We need to reread Tocqueville. Some may argue that he describes an America that no longer exists, the America of the pioneers, the Frontier trailblazers, the aristocracy of Virginia plantation owners, the influential Puritans – of farmers more than industrialists and local assemblies more than the federal government. The America he discovered in 1831-1832 was still British, and Tocqueville saw it as an extension of Britain’s taste for freedom and fulfillment. But Tocqueville’s intuitions are relevant to our time, too. He did not view himself as a prophet, unlike his contemporary Karl Marx, but possessed a rare gift for observation that enabled him to anticipate the future. We are witnessing it now as our democracies, in the United States, France, and elsewhere in Europe, are being tempted by what is now known as illiberalism.
A democracy is illiberal when people vote yet any government that comes to power progressively destroys everything that could oppose it, including the judiciary, the media, local authorities, and minority groups. By its very nature, a democracy is defined by its respect for minority rights and the fact that any political majority is a temporary state between two elections. Illiberal governments and candidates to office can also be identified by how they manipulate voting systems to avoid relinquishing power. Hungary, Poland, and Turkey are already illiberal democracies, and their leaders even boast about it. In the United States and France, several parties and leaders who are preparing to govern or attempt a return to power – Donald Trump and Marine Le Pen’s Rassemblement National, for example – use the entire illiberal playbook to ensure that the machinery of democracy crushes minorities.
Tocqueville anticipated this threat to democracy from within. But what exactly did he mean by “democracy”? In his work, the term is used ambiguously. It generally refers to the tendency of all societies to demand equality – a tendency he saw as unavoidable and “the work of Providence.” Tocquevillian democracy is based on the “equality of conditions.” This appeared revolutionary and pioneering, especially in France, where aristocracy and privilege still reigned alongside an enormous gap between the rich and the poor. But for Tocqueville, democracy is also defined by political institutions, both national and local, that help create equality. Yet far from celebrating egalitarianism and what he sees as a universal and unavoidable shift towards democracy, the author is concerned about it. After all, in this pursuit of equality, what will remain of freedom? The desire for equality, according to Tocqueville, is so powerful within our societies that “if we cannot obtain equality [in freedom], we will still want equality in slavery.” Tocqueville’s entire work is therefore a feverish search for institutions that could reconcile equality and freedom.
Tocqueville’s fear, which he had not yet identified as such, was the rise of illiberalism within democracy. To resolve this tension, he looked to the United States, believing that it was better organized than France. Federalism, local powers, an independent judiciary, freedom of expression, a constitution limiting state powers, and the vast number of independent churches are all obstacles to the despotism that he believed would rise under the cover of equality. In this respect, France is not as well equipped. Its constitution is weak, local powers and intermediary authorities – starting with the nobility – were destroyed along with the churches by the Revolution and Napoleon. All that remains in France, both in Tocqueville’s time and today, are vulnerable individuals facing an omnipotent state that promises equality if granted absolute power. What Tocqueville did not foresee was that egalitarianism would be joined by identity politics, and contemporary illiberalism feeds on this latter movement.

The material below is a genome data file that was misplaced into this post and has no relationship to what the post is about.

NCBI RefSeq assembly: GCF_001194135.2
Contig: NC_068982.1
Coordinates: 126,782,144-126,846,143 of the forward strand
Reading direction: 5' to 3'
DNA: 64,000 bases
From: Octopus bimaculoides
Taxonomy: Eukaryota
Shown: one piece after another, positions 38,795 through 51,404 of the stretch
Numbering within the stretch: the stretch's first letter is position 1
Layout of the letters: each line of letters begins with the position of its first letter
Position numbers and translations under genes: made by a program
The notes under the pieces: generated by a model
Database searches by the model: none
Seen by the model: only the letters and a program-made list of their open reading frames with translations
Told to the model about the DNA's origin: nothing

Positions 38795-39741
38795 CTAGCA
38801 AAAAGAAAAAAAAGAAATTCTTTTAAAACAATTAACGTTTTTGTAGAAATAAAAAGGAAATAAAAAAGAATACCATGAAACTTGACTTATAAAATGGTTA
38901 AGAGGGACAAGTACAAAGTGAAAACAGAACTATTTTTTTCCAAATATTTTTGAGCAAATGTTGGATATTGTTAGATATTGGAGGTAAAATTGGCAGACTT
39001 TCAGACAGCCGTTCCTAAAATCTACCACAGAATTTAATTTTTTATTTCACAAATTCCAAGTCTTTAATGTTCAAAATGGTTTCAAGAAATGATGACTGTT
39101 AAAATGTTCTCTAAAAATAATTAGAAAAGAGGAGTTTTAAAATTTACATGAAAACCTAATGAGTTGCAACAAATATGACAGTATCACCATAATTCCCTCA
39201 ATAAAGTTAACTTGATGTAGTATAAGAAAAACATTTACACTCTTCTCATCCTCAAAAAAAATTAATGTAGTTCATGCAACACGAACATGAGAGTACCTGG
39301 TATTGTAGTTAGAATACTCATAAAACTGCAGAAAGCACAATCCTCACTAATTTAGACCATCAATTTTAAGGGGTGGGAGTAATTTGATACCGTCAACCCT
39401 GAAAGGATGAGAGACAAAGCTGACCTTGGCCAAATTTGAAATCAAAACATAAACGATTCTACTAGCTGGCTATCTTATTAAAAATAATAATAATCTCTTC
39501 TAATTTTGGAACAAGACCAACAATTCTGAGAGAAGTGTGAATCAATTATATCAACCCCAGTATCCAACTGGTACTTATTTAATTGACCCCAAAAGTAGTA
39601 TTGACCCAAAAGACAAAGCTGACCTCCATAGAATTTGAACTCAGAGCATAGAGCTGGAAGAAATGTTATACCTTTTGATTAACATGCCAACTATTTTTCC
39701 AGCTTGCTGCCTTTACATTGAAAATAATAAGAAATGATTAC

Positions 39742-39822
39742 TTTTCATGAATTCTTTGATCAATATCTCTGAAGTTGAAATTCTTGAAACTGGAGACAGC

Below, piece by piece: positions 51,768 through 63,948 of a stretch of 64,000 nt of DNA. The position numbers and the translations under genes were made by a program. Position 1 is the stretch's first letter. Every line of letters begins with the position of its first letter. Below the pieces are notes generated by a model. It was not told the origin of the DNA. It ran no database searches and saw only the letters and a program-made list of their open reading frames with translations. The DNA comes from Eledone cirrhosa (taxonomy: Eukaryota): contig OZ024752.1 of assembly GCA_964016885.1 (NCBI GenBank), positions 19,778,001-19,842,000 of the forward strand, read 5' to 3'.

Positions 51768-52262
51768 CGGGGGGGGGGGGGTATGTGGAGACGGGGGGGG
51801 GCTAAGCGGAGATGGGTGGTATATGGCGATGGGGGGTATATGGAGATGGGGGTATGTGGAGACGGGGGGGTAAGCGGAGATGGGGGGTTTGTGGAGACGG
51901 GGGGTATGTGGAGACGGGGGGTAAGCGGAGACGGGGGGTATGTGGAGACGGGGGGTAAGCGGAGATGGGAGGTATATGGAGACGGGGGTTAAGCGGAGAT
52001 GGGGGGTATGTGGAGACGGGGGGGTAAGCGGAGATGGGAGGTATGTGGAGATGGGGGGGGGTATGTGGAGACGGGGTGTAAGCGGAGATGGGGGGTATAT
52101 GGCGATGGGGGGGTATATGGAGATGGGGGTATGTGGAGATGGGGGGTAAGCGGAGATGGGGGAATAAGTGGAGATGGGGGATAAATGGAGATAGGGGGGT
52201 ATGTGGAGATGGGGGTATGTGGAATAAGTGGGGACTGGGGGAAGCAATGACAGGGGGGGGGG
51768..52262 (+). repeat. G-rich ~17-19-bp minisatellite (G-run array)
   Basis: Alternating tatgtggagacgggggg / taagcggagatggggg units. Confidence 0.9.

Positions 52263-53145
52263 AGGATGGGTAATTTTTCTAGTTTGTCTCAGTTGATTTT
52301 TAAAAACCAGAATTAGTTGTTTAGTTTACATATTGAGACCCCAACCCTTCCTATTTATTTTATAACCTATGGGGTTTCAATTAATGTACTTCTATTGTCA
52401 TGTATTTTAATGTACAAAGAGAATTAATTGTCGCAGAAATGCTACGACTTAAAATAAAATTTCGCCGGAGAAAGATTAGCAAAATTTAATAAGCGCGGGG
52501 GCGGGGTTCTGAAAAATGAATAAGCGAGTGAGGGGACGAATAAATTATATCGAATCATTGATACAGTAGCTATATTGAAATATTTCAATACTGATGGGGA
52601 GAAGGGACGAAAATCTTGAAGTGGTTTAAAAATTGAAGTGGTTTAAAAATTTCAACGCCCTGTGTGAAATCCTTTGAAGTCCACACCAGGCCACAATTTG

In Tocqueville’s time, almost all Americans were British. African Americans and Native Americans were seen as separate groups. In France, everyone was French, speaking one language with local variations, with one religion even if it was not practiced, and no or very few immigrants. Today, a wave of non-European migration and the economic consequences of globalization are flooding over our two countries. Customs have also been transformed by such exotic influences. As a result, the weakest and most affected cling to their only immutable asset: identity. This means their language, their religion, their traditions, their history. They alone are the nation; the others are merely savages. Identitarians expect the state to protect them, even if it means sacrificing freedom – their own and especially those of others. They certainly demand equality, but only between real Americans, real French. Of course, the identity celebrated is nothing but a myth, particularly in France and the United States, where the modern population is massively from elsewhere. Everyone in the United States knows this, but the French are less aware that a third of children born today have at least one parent from outside the country.
As Tocqueville tells us, democracy is ambiguous and the future is not written. In the conclusion to Democracy in America, he writes: “It depends on nations whether equality is to lead to servitude or freedom, knowledge or barbarism, prosperity or wretchedness.”